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MSG may not be the nutritional bad guy it’s been made out to be

May 18, 2019

Monosodium glutamate (MSG, also known as sodium glutamate) is the sodium salt of glutamic acid, one of the most abundant naturally occurring non-essential amino acids. Glutamic acid is found naturally in tomatoes, grapes, cheese, mushrooms and other foods.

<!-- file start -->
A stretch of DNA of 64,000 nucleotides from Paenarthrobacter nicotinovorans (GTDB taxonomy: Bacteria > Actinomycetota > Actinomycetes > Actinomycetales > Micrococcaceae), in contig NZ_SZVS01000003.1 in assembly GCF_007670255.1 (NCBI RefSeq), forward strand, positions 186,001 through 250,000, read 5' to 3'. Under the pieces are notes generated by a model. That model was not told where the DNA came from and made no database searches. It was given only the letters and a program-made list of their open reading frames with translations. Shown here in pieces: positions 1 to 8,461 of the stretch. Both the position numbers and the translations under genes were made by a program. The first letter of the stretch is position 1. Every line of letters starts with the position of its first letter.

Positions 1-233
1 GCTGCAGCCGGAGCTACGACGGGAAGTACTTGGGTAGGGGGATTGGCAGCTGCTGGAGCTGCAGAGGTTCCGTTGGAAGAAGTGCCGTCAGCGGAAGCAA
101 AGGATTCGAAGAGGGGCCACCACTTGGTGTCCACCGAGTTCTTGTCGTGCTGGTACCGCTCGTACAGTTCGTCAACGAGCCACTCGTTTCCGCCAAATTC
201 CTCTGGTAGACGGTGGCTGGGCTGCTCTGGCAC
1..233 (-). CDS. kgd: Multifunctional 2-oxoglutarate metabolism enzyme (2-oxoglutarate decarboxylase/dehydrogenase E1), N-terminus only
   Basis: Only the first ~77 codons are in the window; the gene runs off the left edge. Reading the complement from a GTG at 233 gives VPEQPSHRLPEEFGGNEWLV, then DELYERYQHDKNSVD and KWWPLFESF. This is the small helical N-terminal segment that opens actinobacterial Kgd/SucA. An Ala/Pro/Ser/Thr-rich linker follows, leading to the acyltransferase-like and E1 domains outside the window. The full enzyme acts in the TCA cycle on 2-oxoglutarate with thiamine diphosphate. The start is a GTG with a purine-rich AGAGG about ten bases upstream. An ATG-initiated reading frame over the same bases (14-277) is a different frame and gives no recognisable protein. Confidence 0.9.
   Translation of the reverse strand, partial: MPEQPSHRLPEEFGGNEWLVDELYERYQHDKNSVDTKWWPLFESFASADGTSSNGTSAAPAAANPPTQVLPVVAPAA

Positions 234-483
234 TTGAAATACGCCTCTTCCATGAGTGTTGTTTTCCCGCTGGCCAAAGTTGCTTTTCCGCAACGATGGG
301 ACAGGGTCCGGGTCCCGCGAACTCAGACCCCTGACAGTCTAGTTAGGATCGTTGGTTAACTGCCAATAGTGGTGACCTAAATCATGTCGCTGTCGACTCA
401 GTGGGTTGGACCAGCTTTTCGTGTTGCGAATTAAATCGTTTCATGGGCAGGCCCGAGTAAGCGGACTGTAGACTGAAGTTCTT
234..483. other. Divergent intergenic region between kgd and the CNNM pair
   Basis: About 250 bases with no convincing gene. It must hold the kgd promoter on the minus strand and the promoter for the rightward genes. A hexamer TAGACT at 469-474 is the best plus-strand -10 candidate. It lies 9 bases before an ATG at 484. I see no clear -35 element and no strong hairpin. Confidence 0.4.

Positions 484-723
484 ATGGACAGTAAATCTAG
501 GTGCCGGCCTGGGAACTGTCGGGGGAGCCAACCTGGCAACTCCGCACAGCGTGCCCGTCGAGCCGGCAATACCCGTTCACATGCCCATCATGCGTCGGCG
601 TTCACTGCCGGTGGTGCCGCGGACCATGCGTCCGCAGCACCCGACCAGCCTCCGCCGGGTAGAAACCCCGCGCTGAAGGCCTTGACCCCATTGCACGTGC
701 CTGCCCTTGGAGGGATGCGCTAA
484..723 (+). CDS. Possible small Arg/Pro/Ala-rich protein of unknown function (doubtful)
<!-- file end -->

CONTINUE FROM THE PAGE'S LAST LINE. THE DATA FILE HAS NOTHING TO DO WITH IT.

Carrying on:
MSG is used in the food industry as a flavor enhancer with an umami taste that intensifies the meaty, savory flavor of food, as naturally occurring glutamate does in foods such as stews and meat soups. It was first prepared in 1908 by Japanese biochemist Kikunae Ikeda, who was trying to isolate and duplicate the savory taste of kombu, an edible seaweed used as a base for many Japanese soups. MSG as a flavor enhancer balances, blends, and rounds the perception of other tastes.

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